Iteration (Sprint) Planning

A collaborative meeting, where the Product Owner together with the team define the work and effort required to meet the Iteration (Sprint) goal.
Contributed by

Sandra Arps

Tim Beattie

Edited by
+2
Published August 29, 2018
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What Is Iteration (Sprint) Planning?

  • An event where a development team collaborates with the Product Owner to align on the goal and outcome the team are going to focus on for their next iteration of development.
  • Team members use this opportunity to further their shared understanding of the Product Owner's (and stakeholders they represent) acceptance criteria (or conditions of satisfaction) for features they are going to accept into the iteration.
  • Team members decompose features into low level tasks with full breadth to deliver the features to a level whereby all of the Product Owner's conditions of satisfaction are met and the Definition of Done is satisfied.

Why Do Iteration (Sprint) Planning?

  • Sets up the entire team for success throughout the iteration. Teams tend to focus on goals and activities more, when an end-date (deadline) has been set, by which the work needs to be completed. Keeping the overall iteration goal in mind, it keeps the team focused and ensures progress throughout the project.
  • Provides aligned and shared understanding of features to be worked on.
  • Provides a focus session of collaboration between all team members to determine all work tasks required to deliver the features into the next increment on the product.
  • A short burst of intense focus to build confidence across the team in their ability to achieve the next outcome and provide a space to collaborate to achieve this.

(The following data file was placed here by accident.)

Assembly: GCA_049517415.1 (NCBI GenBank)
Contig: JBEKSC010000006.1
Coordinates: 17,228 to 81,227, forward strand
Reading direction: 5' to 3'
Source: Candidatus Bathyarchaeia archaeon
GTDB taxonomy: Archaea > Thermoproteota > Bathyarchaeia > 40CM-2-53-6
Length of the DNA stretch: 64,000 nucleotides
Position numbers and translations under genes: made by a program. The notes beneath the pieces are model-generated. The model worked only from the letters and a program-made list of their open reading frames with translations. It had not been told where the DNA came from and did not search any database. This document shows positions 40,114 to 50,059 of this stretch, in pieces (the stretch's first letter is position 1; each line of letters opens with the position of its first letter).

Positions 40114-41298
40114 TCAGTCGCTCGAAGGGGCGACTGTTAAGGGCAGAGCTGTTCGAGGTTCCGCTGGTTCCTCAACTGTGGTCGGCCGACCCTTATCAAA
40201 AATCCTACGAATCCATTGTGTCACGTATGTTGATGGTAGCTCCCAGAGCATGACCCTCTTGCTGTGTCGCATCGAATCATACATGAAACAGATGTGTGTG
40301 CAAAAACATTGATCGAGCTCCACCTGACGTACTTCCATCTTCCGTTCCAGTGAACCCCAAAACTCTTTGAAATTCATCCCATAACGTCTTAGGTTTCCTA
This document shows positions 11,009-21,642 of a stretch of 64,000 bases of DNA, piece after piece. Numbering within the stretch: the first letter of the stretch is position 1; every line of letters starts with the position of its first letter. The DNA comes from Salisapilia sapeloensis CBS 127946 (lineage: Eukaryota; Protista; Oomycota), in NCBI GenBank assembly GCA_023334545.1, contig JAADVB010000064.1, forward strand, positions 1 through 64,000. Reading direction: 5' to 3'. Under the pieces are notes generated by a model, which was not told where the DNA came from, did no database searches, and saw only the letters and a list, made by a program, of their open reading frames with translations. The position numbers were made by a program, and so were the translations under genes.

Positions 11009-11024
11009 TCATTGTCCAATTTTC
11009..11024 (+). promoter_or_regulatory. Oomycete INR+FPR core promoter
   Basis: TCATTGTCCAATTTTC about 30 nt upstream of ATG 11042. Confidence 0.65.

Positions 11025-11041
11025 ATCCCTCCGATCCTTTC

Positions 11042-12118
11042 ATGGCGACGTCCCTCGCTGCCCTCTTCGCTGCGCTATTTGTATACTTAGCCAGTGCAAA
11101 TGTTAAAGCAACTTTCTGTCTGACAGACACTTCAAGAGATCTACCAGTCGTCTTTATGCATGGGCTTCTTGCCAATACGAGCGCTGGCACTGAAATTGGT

How to do Iteration (Sprint) Planning?

  • A typical iteration ranges between 1 and 4 weeks. At the beginning of an iteration, the team will hold a planning meeting to discuss and to break down features into tasks.
  • On average an iteration meeting will take around 1 hr for an iteration of 1 week. Subsequently, an iteration meeting would take on average 2 hours for an iteration of 2 weeks.
  • Coming into the meeting, the product owner will have a prioritised product backlog. Each feature will be discussed with the DevOps team, and the group collectively estimates the effort involved. The team will then make an iteration forecast, outlining how much work the team can complete from the product backlog. The features of work then become the iteration backlog.

INPUTS:

  • Identified set of prioritised and defined User Stories from the Product Owner to the team
  • Capacity – Who is available, Are there any holiday, big meetings, etc during this period
  • Velocity – How much has the team been able to produce recently
  • Feedback ,Retro Actions and training – What else could provide value?

AGENDA:

  • Independently review the Prioritised User Stories
  • Each person will have 5 minutes to ask last minute questions
  • Each person choose an story they will own (can work with other team members)
  • Each person will have 5 minutes to share the stories they will complete in the next sprint and how they relate to the priorities.
  • The group should call out gaps/concerns

OUTPUTS:

  • Closed out previous Sprint. Load what seems to be an appropriate and agreed upon amount of stories for the next Sprint.

Tips for remote working

  • Works quite well remotely but preparation is key.
  • Ensure backlog refinement has taken place and backlog is in good order, that mean cards are compliant to the definition of ready and in a prioritised order.
  • Prepare virtual tool in advance. Have as much information and working spaces created and displayed as possible e.g.

    • Sprint goal space

    • Team calendar space

    • Team velocity displayed

    • Parking lot space etc.

  • Use a virtual timer to timebox discussions.

  • Utilize online tools for estimation and sizing.
  • Discussion can be a little harder so the facilitator is key to keep discussion on track and to make sure everyone gets involved and contributes.
  • One person can be the facilitator and everyone's should co-edit. Make this clear at the beginning of the meeting.
  • Record the output of the session as summary of agreed goals and commitments, the stories and their breakdown and make it available to everyone.
  • Cameras on.
  • Take regular breaks.

Links we love

Check out these great links which can help you dive a little deeper into running the Iteration (Sprint) Planning practice with your team, customers or stakeholders.

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